Respect has to be earned in Scotland's national sport and few were held in such high regard as Norrie. As Dunfermline rose through the divisions, he became known to players and supporters at clubs from Aberdeen to Stranraer and a few more besides. To them all, over fifteen years, Norrie McCathie was Mr Dunfermline, the man most associated with DAFC.
As well as widespread respect, opponents came to fear him - feared because of his commitment and passion for the Pars, for his fight and drive that could turn around a seemingly hopeless position. Despite his enormous will to win, his endless battling body. He was an absolute gentleman - that is why so many players and supporters of other clubs left messages of sympathy and momentos at East End Park when he died suddenly in January 1996.
Norrie proved an inspiration to hundreds of players, some who made it, some who didn't - who passed through the gates of the club over the years. Very few will have a bad word to say about Norrie. Maybe that's because Norrie would never criticise anybody, whether it was a referee, an opponent or a colleague who wasn't quite cutting it. Not even during the turmoil of the early nineties after the departure of Jim Leishman and the club's ignominious slide from the Premier Division would Norrie express any sort of opinion if it meant being negative.
Leading the team out onto Hampden Park for the 1992 Skol Cup Final was probably his proudest moment but nobody will ever forget the responsibility Norrie showed in taking the decisive penalty that got Dunfermline there.
Other players were brought in with a view to replacing Norrie, but it never happened. No one else could tackle as hard, head as firmly, cover as skilfully, read the game as adeptly and no one, of course, could blooter the ball into the crowd with as much style and panache as Norrie!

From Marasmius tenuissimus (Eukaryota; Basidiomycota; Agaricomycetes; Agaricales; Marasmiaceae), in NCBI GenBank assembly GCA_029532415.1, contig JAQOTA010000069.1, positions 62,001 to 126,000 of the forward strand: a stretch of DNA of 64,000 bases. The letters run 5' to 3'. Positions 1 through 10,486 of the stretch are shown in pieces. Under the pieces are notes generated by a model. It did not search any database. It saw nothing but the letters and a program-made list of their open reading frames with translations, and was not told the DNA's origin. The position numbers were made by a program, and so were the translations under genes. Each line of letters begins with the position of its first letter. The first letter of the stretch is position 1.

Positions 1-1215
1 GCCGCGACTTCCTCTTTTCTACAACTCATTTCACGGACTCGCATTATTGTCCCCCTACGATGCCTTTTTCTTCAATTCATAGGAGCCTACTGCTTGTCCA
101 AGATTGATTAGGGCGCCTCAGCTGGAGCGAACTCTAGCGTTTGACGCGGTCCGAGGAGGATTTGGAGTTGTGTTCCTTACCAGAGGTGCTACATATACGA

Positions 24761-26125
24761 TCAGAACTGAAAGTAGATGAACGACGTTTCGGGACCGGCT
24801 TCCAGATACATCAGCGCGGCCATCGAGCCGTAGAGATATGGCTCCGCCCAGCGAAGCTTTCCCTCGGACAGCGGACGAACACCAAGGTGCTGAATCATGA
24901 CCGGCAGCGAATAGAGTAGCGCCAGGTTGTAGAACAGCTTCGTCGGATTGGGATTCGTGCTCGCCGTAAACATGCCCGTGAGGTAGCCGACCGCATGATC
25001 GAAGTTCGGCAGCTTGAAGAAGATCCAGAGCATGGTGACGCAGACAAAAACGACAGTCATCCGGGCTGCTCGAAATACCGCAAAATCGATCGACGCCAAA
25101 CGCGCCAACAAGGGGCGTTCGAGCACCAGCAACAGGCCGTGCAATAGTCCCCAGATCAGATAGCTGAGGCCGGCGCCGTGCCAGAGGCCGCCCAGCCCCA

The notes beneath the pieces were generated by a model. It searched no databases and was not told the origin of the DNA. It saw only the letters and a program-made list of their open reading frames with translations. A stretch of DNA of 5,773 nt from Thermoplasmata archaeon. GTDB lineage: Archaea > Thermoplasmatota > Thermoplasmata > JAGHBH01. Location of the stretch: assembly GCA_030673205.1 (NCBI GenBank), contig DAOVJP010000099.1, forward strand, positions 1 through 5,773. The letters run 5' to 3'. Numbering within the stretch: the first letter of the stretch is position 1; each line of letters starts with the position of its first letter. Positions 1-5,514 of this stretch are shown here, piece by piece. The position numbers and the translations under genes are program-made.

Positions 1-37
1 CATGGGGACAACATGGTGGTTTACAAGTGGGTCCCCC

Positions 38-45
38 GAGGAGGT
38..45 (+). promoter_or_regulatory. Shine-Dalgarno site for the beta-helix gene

Among his partners in the heart of the Athletic defence were such players as Davie Young, Grant Reid, John Holt, Grant Tierney, Milos Drizic, Andy Williamson, Mark Haro and most poignant of all Gary Riddell. However Norrie proved simply irreplaceable, seemingly in with the bricks at East End Park.
Norrie was an Edinburgh man who came to adopt Dunfermline as his home and in return became a favourite son of the town. In partnership with his best friend and team mate John Watson, he became a successful publican, intent on putting something back into the area which had been so good to him. Never one to hide from the fans, Norrie could often be found pulling pints at one of his pubs, enjoying a crack even after a defeat. It seemed particularly appropriate that the pair should take over the East Port Bar, long regarded as a haven of Pars supporters.
On 6th January 1996 Norrie made his last appearance in the 2-1 defeat at St Mirren and his last goal was against Dundee four weeks earlier in a 4-2 victory. His Manager at the time, Bert Paton said of Norrie's death:-
"Norrie epitomised everything that was good about Dunfermline and we will hold his memory in our hearts forever."
|Career with Dunfermline Athletic|
|Season||League||League Cup||Scot Cup||Totals|
|1984/85||36 (1)||8||2||2||1||0||39 (1)||10|
|1987/88||38 (1)||1||2||0||4||0||44 (1)||1|
|1988/89||19 (1)||1||0||0||0||0||19 (1)||1|
|1991/92||38 (2)||0||5||0||3||0||46 (2)||0|
|1992/93||30 (2)||2||2||0||1||0||33 (2)||2|
|488 (9)||54||30||4||27||0||553 (10)||59|
|Add B&Q Cup appearances||8 (1)||1|
|TOTALS||496 (14)||54||30||4||27||0||561 (15)||59|